Weak demand forces Springer Nature to cancel 3.2 billion euro float at last minute

FRANKFURT (Reuters) - Springer Nature, the publisher of science magazines Nature and Scientific American, cancelled its 3.2 billion euro (2.8 billion pound) stock market flotation planned for Wednesday on weak investor demand, dealing a heavy blow to Germany’s vibrant IPO season.

Springer Nature cited “market conditions” as the reason for pulling the listing in Frankfurt at the last minute, adding it may revisit the plans for an initial public offering (IPO) at a later stage.

A banker close to the deal said that many investors had become cautious after the poor performance of a number of European IPOs.

"Ceva Logistics CEVAL.S last week was a disaster, DWS DWSG.DE has dropped (since its March IPO) and a number of smaller IPOs have been pulled," this person said.

Concerns about rising interest rates and equity valuations remaining near all-time highs also weighed on sentiment, according to another banker.

“For many investors it’s a decision whether to buy a blue chip or to invest in an IPO,” the banker said. “The new issue will have less liquidity. Given the poor performance of other IPOs, orders for Springer have been somewhat smaller than expected.”

In a sign of the poor demand Springer Nature order books had taken unusually long - nine days - to be covered and the bookrunners guided investors on Tuesday to expect an issue price at the bottom of a 10.50-14.50 euro offer range.

Until the past few weeks, Frankfurt had enjoyed a run of strong market debuts this year, including Siemens' medical technology unit Healthineers SHLG.DE.

Springer Nature had planned to sell roughly 113 million new shares worth 1.2 billion euros, while private equity co-owner BC Partners would have held onto its stake given the low price, people close to the matter said. BC Partners declined to comment.

Springer Nature initially offered shares worth up to 1.6 billion euros in the IPO. To boost demand, publisher Holtzbrinck, Springer Nature’s majority owner, double its order for new shares to 200 million euros.

But in another deterrent to investors, the smaller-than-expected size also meant that Springer Nature would have been unlikely to qualify soon for inclusion in Germany's midcap stock index .MDAXI, which represents companies with the most liquid and largest free float after the country's 30 blue-chips.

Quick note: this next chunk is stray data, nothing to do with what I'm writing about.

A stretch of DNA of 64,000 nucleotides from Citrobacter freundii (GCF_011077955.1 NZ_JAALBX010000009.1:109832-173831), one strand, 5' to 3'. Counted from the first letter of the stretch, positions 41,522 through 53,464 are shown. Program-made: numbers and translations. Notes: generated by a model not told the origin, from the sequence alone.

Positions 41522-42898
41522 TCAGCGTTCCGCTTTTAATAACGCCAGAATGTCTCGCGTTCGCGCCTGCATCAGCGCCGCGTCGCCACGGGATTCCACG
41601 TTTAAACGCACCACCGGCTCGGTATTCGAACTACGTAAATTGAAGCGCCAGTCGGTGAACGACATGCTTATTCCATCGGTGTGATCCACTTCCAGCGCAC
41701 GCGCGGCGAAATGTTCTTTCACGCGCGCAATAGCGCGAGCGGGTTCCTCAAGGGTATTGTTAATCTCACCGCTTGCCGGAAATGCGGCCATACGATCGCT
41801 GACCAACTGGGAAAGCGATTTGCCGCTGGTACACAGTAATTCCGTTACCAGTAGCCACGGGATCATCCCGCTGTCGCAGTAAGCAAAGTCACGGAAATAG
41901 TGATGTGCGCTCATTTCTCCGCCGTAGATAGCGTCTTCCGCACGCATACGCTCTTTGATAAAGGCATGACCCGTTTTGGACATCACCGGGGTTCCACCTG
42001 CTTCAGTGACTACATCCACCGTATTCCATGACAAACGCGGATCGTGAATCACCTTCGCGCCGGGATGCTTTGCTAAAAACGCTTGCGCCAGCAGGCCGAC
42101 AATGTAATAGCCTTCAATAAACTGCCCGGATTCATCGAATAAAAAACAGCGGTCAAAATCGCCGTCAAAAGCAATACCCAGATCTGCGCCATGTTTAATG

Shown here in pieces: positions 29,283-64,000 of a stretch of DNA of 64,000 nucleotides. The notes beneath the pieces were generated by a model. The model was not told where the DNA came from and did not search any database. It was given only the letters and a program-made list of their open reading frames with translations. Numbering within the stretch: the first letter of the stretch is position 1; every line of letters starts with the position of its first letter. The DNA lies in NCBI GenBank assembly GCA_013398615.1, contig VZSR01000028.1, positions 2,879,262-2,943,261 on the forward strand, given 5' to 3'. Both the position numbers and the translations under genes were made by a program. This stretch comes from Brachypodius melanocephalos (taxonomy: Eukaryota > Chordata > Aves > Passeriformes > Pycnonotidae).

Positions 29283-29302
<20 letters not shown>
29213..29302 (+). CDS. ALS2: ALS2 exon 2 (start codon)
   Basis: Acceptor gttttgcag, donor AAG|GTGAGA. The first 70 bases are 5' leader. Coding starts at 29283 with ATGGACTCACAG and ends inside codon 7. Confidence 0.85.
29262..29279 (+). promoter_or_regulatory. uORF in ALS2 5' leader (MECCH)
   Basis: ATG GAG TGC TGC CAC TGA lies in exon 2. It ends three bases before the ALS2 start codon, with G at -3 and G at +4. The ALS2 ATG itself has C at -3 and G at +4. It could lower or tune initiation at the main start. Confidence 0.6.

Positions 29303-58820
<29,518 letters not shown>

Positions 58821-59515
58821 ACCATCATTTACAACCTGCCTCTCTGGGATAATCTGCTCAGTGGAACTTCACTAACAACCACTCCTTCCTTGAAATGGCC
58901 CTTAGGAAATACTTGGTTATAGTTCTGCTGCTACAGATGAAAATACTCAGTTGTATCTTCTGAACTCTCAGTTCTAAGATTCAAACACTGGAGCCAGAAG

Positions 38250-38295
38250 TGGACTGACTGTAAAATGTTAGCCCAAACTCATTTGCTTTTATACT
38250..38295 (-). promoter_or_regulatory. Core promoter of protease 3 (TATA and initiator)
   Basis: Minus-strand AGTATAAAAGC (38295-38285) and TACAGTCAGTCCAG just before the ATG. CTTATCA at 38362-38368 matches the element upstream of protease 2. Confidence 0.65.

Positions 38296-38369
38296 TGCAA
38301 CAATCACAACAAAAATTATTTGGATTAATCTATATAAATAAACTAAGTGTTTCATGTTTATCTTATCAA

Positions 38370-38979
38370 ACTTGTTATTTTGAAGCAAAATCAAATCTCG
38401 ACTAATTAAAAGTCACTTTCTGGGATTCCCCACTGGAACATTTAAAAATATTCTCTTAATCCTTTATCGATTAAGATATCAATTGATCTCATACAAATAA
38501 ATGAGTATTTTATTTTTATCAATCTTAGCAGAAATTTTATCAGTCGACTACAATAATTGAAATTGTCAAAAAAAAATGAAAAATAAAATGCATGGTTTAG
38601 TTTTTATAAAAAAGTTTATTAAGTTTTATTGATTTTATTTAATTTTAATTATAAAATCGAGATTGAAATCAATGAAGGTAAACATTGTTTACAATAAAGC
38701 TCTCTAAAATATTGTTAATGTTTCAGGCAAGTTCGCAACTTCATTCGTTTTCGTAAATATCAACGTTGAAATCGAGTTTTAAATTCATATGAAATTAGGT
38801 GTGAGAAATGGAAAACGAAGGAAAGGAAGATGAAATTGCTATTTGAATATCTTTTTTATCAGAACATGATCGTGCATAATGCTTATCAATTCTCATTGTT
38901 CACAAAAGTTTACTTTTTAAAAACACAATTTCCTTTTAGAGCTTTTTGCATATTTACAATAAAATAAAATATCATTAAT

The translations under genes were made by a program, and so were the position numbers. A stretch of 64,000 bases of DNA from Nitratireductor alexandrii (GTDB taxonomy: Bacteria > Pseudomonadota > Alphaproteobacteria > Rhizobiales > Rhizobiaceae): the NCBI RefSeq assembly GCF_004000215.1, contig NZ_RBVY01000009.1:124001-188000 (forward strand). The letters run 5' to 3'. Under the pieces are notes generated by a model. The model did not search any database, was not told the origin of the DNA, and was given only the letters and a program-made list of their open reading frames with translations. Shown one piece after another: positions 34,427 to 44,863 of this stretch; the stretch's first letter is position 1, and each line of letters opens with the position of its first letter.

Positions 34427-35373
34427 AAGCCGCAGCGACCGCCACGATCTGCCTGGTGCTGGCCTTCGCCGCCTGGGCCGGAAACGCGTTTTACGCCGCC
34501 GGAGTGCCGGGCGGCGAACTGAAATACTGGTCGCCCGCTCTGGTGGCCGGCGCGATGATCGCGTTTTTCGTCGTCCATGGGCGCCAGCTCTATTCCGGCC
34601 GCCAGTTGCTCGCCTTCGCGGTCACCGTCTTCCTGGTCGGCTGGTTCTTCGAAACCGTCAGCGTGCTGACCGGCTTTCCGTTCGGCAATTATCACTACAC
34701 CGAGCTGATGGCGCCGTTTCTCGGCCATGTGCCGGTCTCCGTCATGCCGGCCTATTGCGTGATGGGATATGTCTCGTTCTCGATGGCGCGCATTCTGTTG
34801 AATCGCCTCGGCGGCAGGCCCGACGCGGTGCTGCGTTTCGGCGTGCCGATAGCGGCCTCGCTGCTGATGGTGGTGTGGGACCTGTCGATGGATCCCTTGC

Springer Nature was formed in 2015 through the merger of Holtzbrinck’s Macmillan Science and Education unit with BC Partners’ Springer business, which publishes scientific, technical and medical books and journals.

The tie-up was designed to make it easier to compete with the likes of RELX REL.L and Informa INF.L as publishers increasingly shift to digital content and readers use smartphones and tablets to access information.

The entire proceeds from the listing would have been used to cut Springer Nature’s net debt by a third. That currently stands at roughly 3 billion euros. The company had been targeting leverage of 3.5 times EBITDA after the IPO.

At the expected issue price the post-money enterprise value of Springer Nature would have been 9.4 times its 2017 core earnings, a discount to European peers that trade at multiples of 13-14 times.

“That’s a large discount. But not enough,” a banker said. “Growth stories like Africa’s Vivo get attention, but for a defensive stock like Springer you would need more.”

Springer Nature, which says it is the largest English language academic book publisher with 13,000 new books every year, reported adjusted earnings before interest, tax, depreciation and amortisation of 551 million euros on revenues of 1.64 billion euros in 2017.

Springer Nature is a separate company from German publisher Axel Springer SPRGn.DE.

Reporting by Arno Schuetze and Douglas Busvine; Editing by Susan Fenton